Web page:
I’ve always said that serious bloggers should blog at least twice a week, so #Micropoetry Mondays and #Fiction Fridays will be a mainstay, as those posts I can schedule in advance.  My work-school-life schedule has gotten too intense, and I’m ready for the shift to less timely writing projects. 

The time I’ve spent on my Wednesday blog installments has been well-spent—it’s instilled in me the power to meet 24-hour deadlines (which are a must in the incredibly shrinking newsroom), it’s helped me write a ton of poetry I wouldn’t have written otherwise, and it’s helped me cross over the 1000-post threshold—but I’m looking forward to working on longer form projects.  

I can finally work on editing my novel (for about the eighth time).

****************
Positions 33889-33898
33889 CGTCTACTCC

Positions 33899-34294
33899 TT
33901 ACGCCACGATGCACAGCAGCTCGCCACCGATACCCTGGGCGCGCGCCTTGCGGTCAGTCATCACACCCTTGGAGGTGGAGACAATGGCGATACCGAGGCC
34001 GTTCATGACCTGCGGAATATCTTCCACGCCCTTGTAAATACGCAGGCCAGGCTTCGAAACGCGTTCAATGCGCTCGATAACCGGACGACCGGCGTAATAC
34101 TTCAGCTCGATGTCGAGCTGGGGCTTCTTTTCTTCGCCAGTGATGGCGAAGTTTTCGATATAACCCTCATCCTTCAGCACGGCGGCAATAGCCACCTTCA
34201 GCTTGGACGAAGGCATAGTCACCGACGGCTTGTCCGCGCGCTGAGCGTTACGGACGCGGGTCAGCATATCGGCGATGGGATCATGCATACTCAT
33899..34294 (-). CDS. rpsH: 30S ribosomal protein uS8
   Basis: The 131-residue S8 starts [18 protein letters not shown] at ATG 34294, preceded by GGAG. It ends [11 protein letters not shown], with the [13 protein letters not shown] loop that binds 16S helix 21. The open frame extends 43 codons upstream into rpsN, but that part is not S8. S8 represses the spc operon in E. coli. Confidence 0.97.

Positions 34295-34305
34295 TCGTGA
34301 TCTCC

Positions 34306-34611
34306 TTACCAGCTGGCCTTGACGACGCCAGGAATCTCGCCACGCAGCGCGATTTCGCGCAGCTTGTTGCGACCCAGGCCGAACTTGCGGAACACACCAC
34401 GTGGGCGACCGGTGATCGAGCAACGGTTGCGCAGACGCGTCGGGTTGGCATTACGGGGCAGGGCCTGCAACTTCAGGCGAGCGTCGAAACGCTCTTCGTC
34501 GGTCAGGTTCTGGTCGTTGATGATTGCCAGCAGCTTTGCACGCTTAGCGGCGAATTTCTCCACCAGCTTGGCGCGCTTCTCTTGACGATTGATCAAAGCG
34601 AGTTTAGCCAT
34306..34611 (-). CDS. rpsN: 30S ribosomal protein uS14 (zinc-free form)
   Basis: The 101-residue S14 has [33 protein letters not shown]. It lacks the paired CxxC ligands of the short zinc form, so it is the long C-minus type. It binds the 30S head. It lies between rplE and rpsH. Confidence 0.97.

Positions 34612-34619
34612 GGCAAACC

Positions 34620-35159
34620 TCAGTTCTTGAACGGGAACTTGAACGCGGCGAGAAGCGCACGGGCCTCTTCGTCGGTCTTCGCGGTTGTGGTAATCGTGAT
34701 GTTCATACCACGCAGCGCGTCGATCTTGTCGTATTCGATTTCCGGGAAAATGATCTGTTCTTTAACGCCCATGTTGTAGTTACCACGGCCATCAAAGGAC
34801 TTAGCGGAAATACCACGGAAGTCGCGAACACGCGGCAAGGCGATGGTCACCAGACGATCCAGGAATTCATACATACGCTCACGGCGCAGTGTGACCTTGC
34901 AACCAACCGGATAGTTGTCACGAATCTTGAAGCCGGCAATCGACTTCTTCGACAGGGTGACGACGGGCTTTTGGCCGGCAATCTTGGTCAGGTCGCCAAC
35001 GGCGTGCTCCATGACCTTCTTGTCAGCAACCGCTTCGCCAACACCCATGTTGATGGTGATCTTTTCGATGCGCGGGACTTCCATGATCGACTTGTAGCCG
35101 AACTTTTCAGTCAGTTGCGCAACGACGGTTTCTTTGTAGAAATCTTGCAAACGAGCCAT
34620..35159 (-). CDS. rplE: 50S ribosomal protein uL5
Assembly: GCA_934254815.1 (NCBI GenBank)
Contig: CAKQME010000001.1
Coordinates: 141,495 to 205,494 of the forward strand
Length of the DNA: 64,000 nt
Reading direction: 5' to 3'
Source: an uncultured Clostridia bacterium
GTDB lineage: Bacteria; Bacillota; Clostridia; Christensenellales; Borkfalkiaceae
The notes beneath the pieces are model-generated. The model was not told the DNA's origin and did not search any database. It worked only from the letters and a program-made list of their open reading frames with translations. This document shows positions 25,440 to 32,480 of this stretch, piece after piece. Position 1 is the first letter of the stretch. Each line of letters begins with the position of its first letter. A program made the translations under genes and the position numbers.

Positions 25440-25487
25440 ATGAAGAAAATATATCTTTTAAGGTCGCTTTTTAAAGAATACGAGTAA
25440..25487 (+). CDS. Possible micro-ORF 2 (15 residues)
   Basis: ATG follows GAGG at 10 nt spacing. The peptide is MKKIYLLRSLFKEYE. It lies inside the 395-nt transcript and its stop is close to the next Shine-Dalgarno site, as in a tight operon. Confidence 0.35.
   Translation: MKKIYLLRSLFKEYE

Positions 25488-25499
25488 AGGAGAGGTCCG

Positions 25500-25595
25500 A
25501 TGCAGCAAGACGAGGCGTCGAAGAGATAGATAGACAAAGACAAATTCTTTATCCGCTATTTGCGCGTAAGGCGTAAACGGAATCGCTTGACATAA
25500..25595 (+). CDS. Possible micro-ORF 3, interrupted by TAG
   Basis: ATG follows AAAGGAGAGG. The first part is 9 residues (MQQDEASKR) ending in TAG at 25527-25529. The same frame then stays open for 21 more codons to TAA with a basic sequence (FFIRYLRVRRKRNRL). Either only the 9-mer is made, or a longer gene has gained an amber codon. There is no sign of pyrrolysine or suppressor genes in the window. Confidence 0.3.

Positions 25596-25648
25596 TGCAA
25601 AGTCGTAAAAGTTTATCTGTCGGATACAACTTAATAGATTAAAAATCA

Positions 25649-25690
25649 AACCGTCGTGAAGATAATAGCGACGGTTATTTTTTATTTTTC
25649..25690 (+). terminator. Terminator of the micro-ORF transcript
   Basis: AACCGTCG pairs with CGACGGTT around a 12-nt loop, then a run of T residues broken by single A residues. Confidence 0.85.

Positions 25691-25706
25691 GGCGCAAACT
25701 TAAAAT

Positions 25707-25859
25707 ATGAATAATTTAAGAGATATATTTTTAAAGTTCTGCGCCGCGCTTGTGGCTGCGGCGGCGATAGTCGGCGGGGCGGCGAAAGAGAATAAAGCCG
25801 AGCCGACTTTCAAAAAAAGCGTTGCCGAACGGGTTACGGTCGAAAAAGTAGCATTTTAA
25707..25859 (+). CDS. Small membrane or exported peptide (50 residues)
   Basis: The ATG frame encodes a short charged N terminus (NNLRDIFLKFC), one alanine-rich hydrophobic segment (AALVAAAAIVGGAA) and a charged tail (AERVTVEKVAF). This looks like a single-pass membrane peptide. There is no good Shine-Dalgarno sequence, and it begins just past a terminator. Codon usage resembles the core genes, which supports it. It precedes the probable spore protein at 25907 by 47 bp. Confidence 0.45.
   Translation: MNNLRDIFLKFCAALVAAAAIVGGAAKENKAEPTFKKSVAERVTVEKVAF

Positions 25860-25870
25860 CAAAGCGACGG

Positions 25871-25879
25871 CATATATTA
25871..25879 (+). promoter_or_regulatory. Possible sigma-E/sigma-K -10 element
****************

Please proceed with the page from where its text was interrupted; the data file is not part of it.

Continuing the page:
I will still post my short Instagram poems on weekends and writing tips on my Facebook page, but it’s time to do more “behind-the-scenes” writing on a regular basis.  I’ve already proven to myself that I can write something everyday; now, I want to work on projects that will take at least a week—projects I will actually take the time to edit.

I also want to learn how to illustrate my own work.

I enrolled in University, thinking I would be writing for the student newspaper regularly until I graduated, but I’m shifting focus to freelancing gigs.  I might still contribute an article if I happen to be attending an event that interests me, but creative writing will always be my first love (I don’t have to worry about transcribing audio or having to deal with flaky people whose information or interview I need to write my article).